When compared to his previous work, Yorgos Lanthimos’s outstanding new film The Favourite seems almost straightforward. That might sound like a strange thing to say about a movie depicting the sexual rivalry between two women in the early 18th century as they battle for the affection of an increasingly ill Queen Anne while surrounded by scheming lords, fish-eye lenses, and 17 symbolic rabbits — 1 for each of the queen’s dead children — but unlike its predecessors, which include a feral family drama from hell (Dogtooth), a dating satire in which people are turned into animals if they can’t find a mate (The Lobster), and a restaging of Greek tragedy in upper-class Cincinnati (The Killing of a Sacred Deer), The Favourite takes place in a world that we might recognize.
This isn’t to say that Lanthimos’s other films don’t have a great deal to say about our current situation; they do, disturbingly so. But their approach tends toward the metaphorical, and the acting style that Lanthimos favored before The Favourite was aggressively deadpan, encouraging a certain distance that, one might argue, went a long way toward making the horror go down. The Favourite is the first of his movies to be scripted by someone other than himself, and the first since his debut, Kinetta, not to include co-writer Efthymis Filippou. It also sheds the deliberately affectless acting for a more naturalistic style, no small risk when you’re five features in and have found an approach that works.
What’s so shocking, then, about The Favourite is the success of his new direction, and just how vibrantly alive it is — if Lanthimos up to this point had been a sort of necromancer, descending into Hades to show why the dead were damned, then The Favourite reveals him to be just as vital when working with the painfully living. But we should know better than to expect this filmmaker to deliver a simple story, and in the last shots of the movie, he characteristically complicates the narrative.
Where are we, then, at the end? After a film-long struggle between Sarah, Duchess of Marlborough (Rachel Weisz), lifelong friend and adviser to Queen Anne (Olivia Colman), and her upstart cousin Abigail (Emma Stone), newly arrived at court and wily as a fox, a decisive victory has been won. Abigail’s poisoning of Sarah’s tea sent her riding off into the woods, where she passed out and was taken in by the madam of a brothel, then retrieved by her ally Godolphin. Upon returning to court, she tries to force Anne to send Abigail away, and she even threatens to reveal secret letters — scandalous letters, of course — to that old thorn Jonathan Swift. This is the last straw for Anne, who bans her from her bedroom and eventually has her removed from the palace.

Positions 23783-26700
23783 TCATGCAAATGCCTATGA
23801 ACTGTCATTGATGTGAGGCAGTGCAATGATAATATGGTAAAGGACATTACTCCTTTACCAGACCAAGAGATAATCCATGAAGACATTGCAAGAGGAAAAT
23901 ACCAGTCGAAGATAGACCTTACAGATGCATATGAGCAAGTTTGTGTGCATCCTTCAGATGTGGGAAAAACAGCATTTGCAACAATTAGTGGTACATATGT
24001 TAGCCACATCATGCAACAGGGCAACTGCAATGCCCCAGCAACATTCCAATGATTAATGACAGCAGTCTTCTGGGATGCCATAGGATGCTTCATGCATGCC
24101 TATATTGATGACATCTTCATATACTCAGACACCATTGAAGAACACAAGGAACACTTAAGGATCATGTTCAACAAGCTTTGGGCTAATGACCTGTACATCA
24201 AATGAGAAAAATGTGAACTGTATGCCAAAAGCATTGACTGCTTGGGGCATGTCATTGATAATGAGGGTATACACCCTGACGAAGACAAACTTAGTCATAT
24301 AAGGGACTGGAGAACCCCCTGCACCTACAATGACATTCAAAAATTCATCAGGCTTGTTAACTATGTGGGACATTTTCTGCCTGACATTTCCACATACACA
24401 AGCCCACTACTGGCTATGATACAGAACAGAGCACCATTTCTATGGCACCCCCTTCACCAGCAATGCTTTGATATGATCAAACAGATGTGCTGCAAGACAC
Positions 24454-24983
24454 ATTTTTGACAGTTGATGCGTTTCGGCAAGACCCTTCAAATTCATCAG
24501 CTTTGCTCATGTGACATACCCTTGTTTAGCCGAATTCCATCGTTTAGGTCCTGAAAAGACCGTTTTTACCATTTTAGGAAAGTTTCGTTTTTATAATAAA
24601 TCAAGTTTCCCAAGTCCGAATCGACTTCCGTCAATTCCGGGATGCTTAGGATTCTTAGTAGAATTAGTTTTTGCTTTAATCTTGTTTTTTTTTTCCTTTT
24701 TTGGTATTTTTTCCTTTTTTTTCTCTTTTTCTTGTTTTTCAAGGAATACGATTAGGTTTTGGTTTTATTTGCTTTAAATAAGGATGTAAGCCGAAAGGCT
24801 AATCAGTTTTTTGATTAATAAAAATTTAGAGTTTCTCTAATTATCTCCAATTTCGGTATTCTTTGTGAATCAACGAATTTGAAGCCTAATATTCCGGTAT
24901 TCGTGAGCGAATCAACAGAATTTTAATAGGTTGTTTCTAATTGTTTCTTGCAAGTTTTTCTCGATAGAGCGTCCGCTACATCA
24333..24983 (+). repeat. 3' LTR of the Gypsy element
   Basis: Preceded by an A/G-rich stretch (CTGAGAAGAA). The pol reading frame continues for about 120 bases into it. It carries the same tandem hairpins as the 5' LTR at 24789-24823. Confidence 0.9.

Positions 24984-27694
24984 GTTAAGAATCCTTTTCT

Meanwhile, Abigail has, by wedding a colonel, nimbly ascended from maid to lady, and installed herself in the palace, as well as in Queen Anne’s bed. In a moment of great significance, Sarah warns Anne that, while she may be cruel and harsh and sometimes manipulative, she is trustworthy — and that’s exactly what Abigail is not. But Anne brushes her off, and Sarah heads to her estate, where Godolphin advises her to write to the queen and apologize.
Sure enough, Sarah’s words come true when Abigail attempts to suggest that Sarah had been cooking the books, stealing money from the crown for her and her husband. This is going too far: Anne knows that Sarah, despite her faults and ambition, would never stoop to that, and she tells Abigail so; Abigail leaves her bedroom chanting “fuck” like it’s a mantra.